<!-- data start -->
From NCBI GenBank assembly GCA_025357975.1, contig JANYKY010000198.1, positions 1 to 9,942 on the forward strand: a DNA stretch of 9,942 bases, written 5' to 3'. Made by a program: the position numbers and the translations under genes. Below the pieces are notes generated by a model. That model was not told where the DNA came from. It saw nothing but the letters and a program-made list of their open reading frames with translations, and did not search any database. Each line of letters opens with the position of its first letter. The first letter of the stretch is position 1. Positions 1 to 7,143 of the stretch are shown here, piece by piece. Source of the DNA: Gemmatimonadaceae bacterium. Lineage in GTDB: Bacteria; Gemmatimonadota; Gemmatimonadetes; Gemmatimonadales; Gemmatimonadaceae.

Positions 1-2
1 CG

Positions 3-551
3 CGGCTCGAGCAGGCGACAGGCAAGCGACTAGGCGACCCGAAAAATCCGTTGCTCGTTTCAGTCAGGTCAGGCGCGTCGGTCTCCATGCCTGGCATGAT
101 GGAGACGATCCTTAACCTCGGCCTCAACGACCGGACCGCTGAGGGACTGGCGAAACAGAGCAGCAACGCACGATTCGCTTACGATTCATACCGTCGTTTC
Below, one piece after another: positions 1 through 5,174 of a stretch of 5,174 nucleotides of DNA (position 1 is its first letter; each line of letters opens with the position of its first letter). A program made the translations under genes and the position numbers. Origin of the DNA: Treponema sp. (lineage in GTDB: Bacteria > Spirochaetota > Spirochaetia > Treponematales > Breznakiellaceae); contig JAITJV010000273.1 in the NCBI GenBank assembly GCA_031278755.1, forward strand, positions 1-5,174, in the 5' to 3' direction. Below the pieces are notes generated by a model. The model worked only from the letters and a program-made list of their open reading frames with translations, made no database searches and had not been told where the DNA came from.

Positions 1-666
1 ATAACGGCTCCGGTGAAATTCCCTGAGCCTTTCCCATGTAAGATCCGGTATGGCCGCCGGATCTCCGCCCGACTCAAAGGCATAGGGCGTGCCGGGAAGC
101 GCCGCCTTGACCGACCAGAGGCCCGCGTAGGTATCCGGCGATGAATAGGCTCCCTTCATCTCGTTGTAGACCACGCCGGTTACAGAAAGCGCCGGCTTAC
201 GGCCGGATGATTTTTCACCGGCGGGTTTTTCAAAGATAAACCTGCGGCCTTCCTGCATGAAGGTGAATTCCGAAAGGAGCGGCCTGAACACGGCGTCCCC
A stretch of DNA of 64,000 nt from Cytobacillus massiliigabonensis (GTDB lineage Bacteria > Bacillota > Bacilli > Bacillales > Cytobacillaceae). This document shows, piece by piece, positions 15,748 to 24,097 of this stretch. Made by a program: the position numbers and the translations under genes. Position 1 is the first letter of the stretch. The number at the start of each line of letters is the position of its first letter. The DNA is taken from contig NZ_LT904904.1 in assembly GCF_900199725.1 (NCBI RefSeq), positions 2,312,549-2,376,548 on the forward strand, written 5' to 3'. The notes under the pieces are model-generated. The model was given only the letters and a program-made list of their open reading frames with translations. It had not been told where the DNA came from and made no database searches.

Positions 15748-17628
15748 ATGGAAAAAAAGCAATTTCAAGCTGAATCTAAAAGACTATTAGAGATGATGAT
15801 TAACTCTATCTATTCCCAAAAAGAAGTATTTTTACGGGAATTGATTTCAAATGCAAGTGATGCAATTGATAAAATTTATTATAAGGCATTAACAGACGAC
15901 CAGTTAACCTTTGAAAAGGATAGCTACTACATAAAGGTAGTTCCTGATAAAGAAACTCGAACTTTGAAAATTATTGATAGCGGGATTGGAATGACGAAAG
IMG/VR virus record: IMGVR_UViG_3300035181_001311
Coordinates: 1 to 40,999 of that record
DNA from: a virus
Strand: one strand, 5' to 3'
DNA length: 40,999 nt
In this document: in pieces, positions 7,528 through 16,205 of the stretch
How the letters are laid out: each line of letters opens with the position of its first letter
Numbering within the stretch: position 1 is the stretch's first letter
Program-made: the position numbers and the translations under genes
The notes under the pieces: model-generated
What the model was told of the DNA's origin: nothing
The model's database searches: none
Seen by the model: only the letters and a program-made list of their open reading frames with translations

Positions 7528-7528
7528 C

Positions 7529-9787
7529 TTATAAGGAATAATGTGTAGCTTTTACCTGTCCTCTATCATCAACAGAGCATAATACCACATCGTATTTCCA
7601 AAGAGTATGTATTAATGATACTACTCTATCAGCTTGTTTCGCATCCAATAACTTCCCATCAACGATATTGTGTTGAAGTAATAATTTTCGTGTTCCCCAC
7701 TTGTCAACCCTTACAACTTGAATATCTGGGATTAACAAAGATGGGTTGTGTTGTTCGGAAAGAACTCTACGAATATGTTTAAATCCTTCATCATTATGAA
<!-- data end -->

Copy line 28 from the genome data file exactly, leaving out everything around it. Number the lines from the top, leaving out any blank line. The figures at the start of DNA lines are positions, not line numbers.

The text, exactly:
The model's database searches: none